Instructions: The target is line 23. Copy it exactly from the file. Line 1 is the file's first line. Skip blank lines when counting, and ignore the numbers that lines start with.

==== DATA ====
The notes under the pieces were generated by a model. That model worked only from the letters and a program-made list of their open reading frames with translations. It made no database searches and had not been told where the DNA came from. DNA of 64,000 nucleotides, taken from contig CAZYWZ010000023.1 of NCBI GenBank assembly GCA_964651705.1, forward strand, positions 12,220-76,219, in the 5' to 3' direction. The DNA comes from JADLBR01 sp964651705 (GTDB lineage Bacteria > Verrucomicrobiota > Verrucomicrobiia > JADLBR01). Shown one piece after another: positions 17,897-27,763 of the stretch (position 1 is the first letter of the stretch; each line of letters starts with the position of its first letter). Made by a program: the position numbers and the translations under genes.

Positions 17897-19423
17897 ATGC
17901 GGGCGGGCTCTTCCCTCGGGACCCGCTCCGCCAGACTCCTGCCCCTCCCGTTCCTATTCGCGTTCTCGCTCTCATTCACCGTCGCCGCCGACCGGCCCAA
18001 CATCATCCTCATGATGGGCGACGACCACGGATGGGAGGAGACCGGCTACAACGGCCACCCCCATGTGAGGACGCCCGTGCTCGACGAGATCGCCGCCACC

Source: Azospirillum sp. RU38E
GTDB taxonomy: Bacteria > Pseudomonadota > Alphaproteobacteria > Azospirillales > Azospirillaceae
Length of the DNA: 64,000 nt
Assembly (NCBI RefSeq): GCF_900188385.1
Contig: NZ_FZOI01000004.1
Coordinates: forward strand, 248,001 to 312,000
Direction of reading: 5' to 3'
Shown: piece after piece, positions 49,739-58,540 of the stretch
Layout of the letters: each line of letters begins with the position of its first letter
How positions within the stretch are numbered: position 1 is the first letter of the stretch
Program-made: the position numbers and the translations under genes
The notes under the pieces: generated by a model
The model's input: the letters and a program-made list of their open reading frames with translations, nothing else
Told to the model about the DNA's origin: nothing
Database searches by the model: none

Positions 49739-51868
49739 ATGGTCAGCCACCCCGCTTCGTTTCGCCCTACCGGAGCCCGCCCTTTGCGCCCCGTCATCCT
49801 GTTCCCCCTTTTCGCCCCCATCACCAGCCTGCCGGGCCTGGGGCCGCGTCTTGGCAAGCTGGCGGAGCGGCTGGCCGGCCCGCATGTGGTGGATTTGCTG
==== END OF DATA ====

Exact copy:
49801 GTTCCCCCTTTTCGCCCCCATCACCAGCCTGCCGGGCCTGGGGCCGCGTCTTGGCAAGCTGGCGGAGCGGCTGGCCGGCCCGCATGTGGTGGATTTGCTG